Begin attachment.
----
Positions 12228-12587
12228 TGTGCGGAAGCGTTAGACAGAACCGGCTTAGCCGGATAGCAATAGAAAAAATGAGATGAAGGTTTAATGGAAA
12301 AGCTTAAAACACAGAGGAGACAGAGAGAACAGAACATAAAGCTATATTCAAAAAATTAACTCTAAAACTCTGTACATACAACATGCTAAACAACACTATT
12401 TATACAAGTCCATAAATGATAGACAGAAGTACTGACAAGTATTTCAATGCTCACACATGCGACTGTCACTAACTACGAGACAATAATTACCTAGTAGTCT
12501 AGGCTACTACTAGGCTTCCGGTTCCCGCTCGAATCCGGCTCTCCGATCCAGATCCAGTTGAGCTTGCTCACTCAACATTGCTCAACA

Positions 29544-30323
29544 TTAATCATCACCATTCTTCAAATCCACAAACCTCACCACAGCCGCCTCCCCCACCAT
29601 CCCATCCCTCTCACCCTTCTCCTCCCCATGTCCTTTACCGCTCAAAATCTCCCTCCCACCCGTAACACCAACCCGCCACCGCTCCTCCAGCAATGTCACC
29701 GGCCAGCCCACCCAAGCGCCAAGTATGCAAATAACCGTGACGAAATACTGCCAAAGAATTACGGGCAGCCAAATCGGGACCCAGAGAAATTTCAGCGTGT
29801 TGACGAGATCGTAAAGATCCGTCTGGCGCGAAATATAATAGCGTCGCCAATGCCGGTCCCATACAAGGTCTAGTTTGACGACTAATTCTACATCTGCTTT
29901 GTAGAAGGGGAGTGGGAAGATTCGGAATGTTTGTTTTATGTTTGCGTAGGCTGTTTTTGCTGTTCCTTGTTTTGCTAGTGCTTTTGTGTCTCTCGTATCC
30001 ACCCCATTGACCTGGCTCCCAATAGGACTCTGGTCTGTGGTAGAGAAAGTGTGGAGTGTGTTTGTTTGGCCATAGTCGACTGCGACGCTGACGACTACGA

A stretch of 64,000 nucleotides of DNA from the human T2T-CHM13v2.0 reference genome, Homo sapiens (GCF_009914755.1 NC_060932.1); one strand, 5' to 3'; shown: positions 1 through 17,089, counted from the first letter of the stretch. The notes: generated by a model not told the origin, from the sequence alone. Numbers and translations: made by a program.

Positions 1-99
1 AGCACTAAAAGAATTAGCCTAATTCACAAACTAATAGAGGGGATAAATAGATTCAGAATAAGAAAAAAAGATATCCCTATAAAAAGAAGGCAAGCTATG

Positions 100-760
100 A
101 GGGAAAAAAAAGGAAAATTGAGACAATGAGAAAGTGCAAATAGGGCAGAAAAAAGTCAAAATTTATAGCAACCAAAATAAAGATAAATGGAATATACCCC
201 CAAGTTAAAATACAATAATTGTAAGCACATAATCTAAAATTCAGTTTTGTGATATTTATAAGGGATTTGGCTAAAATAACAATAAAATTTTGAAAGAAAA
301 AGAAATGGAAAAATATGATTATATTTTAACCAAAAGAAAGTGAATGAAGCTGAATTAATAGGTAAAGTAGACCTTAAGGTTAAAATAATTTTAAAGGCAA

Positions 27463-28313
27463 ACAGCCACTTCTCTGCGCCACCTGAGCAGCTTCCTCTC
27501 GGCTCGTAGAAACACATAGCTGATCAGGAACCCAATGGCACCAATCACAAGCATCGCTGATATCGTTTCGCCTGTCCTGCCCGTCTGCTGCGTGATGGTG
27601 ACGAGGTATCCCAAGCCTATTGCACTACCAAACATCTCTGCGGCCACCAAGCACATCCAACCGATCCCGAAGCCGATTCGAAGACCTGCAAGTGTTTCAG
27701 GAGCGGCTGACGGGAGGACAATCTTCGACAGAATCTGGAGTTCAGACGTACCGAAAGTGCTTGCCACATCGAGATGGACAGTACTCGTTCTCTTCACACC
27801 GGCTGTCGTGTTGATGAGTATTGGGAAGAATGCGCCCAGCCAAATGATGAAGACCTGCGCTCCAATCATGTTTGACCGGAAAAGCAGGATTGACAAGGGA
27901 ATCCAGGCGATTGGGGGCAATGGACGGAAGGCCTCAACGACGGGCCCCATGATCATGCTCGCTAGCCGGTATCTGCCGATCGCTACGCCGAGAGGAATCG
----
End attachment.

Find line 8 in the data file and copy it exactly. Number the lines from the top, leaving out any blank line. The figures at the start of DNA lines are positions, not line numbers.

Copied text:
29601 CCCATCCCTCTCACCCTTCTCCTCCCCATGTCCTTTACCGCTCAAAATCTCCCTCCCACCCGTAACACCAACCCGCCACCGCTCCTCCAGCAATGTCACC